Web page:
Viola Davis' gripping self-worth speech for L'Oreal hits hard in a time of racial strife

Film in brand's 'Lessons of Worth' campaign from McCann Paris has deep resonance in current environment

Published On
Jun 01, 2020

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Viola Davis has brought deeper meaning to L'Oreal Paris' famous tagline, “Because I’m worth it”—one that resonates deeply in this moment of racial strife in the U.S. 

The actress and activist had signed on as a new spokesmodel from the beauty brand last fall, and she recently emerged with a message arguably more gripping than any other we've previously seen from the company. 

“You’re worth it,” she says. “Three words we’ve all heard at least thousand times. You’re worth it, but do you really understand what that means? It’s a beautiful reminder to us all that we have worth. You have reason and rarity. There is value in each and every one of us, including you—that is precious even on the days you might not feel it. You never depreciate in value. Those words are there to remind you, so to all those watching who feel like that or have ever felt like that, focus on what I’m about to say and repeat after me. I’m worth it—ok? ... Do not doubt yourself and this time, speak it louder, really loud. I’m worth it! “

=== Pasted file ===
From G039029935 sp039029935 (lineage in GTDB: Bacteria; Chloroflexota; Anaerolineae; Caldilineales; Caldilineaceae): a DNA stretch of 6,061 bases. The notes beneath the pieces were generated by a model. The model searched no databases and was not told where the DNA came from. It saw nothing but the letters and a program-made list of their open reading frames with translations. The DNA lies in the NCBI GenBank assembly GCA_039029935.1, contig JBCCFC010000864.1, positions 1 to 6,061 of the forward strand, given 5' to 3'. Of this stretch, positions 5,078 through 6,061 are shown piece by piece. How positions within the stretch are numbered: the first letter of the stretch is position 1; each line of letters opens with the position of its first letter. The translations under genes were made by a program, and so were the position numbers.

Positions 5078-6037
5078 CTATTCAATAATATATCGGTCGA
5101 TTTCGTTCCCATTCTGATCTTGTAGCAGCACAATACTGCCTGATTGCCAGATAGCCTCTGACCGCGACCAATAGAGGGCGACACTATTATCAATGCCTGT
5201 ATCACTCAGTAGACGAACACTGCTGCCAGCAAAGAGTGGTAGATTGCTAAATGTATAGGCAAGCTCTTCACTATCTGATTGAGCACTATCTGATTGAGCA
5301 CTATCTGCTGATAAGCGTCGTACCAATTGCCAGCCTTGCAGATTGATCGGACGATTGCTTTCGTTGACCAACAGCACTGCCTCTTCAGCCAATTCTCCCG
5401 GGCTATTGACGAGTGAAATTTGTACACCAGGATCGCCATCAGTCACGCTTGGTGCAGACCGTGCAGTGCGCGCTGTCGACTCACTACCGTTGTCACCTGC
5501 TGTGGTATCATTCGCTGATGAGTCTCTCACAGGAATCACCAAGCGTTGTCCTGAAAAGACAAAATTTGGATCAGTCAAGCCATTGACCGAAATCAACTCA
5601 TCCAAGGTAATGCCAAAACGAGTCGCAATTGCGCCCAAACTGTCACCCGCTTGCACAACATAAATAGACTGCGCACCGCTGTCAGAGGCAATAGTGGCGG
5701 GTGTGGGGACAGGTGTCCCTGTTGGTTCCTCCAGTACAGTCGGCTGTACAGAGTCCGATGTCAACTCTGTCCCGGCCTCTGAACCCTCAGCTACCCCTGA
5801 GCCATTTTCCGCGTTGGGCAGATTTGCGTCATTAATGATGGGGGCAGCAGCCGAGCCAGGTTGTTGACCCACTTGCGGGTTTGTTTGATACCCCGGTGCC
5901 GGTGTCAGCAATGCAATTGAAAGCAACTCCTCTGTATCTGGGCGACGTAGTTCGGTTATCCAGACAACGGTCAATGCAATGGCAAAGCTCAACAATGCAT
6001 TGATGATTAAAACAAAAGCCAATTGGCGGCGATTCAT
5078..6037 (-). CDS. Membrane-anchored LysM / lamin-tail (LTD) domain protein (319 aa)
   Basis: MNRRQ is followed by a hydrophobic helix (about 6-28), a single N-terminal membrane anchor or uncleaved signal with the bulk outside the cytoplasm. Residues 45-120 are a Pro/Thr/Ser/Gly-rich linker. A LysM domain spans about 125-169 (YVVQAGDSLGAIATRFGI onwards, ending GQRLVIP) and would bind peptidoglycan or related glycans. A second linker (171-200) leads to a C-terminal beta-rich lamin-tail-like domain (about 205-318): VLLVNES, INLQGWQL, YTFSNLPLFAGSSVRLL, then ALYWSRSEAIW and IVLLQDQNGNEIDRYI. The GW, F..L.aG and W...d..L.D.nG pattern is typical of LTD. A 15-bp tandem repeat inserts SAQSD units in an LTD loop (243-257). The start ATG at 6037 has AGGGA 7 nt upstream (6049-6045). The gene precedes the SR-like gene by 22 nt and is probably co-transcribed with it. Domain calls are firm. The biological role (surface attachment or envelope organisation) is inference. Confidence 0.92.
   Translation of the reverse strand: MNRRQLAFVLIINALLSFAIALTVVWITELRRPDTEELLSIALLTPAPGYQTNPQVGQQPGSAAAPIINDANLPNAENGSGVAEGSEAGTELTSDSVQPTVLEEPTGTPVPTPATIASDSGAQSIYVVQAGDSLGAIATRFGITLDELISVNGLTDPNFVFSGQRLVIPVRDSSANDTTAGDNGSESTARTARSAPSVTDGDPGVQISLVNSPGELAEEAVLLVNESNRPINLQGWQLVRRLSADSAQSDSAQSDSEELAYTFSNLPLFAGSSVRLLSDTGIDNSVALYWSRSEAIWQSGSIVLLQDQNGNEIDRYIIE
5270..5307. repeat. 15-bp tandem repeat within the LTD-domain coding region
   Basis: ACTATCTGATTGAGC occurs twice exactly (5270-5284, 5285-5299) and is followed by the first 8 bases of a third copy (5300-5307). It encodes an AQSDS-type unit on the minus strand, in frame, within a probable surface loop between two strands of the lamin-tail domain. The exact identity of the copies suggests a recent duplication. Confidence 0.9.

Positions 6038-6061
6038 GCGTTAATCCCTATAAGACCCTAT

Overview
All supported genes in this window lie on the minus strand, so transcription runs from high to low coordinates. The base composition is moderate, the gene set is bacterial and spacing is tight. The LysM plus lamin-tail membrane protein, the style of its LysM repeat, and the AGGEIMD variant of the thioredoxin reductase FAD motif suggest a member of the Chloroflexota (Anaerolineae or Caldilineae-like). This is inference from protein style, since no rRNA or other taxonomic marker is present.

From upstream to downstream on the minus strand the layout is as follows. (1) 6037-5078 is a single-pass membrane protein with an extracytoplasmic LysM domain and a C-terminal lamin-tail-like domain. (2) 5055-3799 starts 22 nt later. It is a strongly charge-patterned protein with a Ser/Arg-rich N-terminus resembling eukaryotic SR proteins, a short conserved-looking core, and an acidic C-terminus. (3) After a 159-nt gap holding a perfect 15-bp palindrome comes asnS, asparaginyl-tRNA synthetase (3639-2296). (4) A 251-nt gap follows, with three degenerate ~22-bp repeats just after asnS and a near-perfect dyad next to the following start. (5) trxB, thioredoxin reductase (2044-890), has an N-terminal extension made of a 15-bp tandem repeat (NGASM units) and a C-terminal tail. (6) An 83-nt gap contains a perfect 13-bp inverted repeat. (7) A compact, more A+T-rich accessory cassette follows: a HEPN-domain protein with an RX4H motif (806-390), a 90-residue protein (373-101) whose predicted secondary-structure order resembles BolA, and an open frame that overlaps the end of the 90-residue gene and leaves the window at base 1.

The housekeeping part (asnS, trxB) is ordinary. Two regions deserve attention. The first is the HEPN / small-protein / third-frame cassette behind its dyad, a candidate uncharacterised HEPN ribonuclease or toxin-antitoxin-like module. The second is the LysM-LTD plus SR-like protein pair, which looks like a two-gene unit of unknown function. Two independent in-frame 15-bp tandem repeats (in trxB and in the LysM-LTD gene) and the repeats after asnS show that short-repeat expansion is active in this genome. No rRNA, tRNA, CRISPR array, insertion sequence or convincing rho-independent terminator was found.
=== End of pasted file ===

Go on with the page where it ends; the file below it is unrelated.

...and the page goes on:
Her words travel deep into the gut, as if she’s channeling all the tough-as-nails characters from her career—from Annalise Keating in “How to Get Away With Murder,” to Veronica in “Wives”—to drive home a lesson that should never be forgotten, no matter what the outside world says. 

The film is part of the L'Oreal's "Lessons of Worth" series that it debuted in January with McCann Paris in an effort that aims to bring more dimension to the brand's long-running "worth it" tag.

“Empowerment has always been part of L’Oréal Paris; being a positive external voice for all women is essential. Hearing that one is beautiful is a start, but believing that you are—knowing that you have value and worth—is real power,”  said Charlotte Franceries, global president of McCann Beauty Team in a statement.

While the message targets the brand’s female demographic, it easily speaks to the world at large right now—and Davis’ words seem to reflect the demands for equality and respect made by protestors taking a stand against racial injustice across the U.S., following the deaths of George Floyd, Breonna Taylor and Ahmaud Arbery. 

On social media in response to Davis’ tweet of the new film, Twitter user @Lady Thotiana said, “Thank you for showing up with a positive, empowering message. Our nation is so divided and in these trying times we need to stick together.”